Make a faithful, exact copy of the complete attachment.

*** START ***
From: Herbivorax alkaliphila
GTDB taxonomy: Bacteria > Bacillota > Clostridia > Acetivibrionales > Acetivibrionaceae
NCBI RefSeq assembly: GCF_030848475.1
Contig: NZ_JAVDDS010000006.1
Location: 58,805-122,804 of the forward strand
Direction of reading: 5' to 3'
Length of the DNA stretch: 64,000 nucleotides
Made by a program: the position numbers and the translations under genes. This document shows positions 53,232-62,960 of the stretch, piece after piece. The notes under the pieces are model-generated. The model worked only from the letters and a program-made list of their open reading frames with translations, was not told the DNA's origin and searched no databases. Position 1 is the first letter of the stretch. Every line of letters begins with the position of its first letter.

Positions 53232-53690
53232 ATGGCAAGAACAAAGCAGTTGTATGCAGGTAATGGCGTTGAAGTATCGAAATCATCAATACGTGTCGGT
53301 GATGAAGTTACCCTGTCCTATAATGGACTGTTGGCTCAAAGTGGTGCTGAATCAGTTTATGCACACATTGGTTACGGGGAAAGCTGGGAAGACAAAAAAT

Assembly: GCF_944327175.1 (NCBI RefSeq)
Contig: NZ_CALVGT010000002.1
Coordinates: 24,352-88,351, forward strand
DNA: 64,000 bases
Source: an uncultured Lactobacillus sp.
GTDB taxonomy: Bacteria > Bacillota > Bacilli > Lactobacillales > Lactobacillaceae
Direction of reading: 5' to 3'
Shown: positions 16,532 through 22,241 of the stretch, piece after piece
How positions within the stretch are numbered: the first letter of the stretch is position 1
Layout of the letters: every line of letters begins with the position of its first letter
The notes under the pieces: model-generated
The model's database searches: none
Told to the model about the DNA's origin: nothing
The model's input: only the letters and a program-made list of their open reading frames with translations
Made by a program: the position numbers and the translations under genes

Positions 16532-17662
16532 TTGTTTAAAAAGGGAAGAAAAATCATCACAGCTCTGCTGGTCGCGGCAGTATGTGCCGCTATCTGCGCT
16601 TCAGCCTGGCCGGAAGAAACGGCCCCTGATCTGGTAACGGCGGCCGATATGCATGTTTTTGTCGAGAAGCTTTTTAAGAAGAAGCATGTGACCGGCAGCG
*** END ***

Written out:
From: Herbivorax alkaliphila
GTDB taxonomy: Bacteria > Bacillota > Clostridia > Acetivibrionales > Acetivibrionaceae
NCBI RefSeq assembly: GCF_030848475.1
Contig: NZ_JAVDDS010000006.1
Location: 58,805-122,804 of the forward strand
Direction of reading: 5' to 3'
Length of the DNA stretch: 64,000 nucleotides
Made by a program: the position numbers and the translations under genes. This document shows positions 53,232-62,960 of the stretch, piece after piece. The notes under the pieces are model-generated. The model worked only from the letters and a program-made list of their open reading frames with translations, was not told the DNA's origin and searched no databases. Position 1 is the first letter of the stretch. Every line of letters begins with the position of its first letter.

Positions 53232-53690
53232 ATGGCAAGAACAAAGCAGTTGTATGCAGGTAATGGCGTTGAAGTATCGAAATCATCAATACGTGTCGGT
53301 GATGAAGTTACCCTGTCCTATAATGGACTGTTGGCTCAAAGTGGTGCTGAATCAGTTTATGCACACATTGGTTACGGGGAAAGCTGGGAAGACAAAAAAT

Assembly: GCF_944327175.1 (NCBI RefSeq)
Contig: NZ_CALVGT010000002.1
Coordinates: 24,352-88,351, forward strand
DNA: 64,000 bases
Source: an uncultured Lactobacillus sp.
GTDB taxonomy: Bacteria > Bacillota > Bacilli > Lactobacillales > Lactobacillaceae
Direction of reading: 5' to 3'
Shown: positions 16,532 through 22,241 of the stretch, piece after piece
How positions within the stretch are numbered: the first letter of the stretch is position 1
Layout of the letters: every line of letters begins with the position of its first letter
The notes under the pieces: model-generated
The model's database searches: none
Told to the model about the DNA's origin: nothing
The model's input: only the letters and a program-made list of their open reading frames with translations
Made by a program: the position numbers and the translations under genes

Positions 16532-17662
16532 TTGTTTAAAAAGGGAAGAAAAATCATCACAGCTCTGCTGGTCGCGGCAGTATGTGCCGCTATCTGCGCT
16601 TCAGCCTGGCCGGAAGAAACGGCCCCTGATCTGGTAACGGCGGCCGATATGCATGTTTTTGTCGAGAAGCTTTTTAAGAAGAAGCATGTGACCGGCAGCG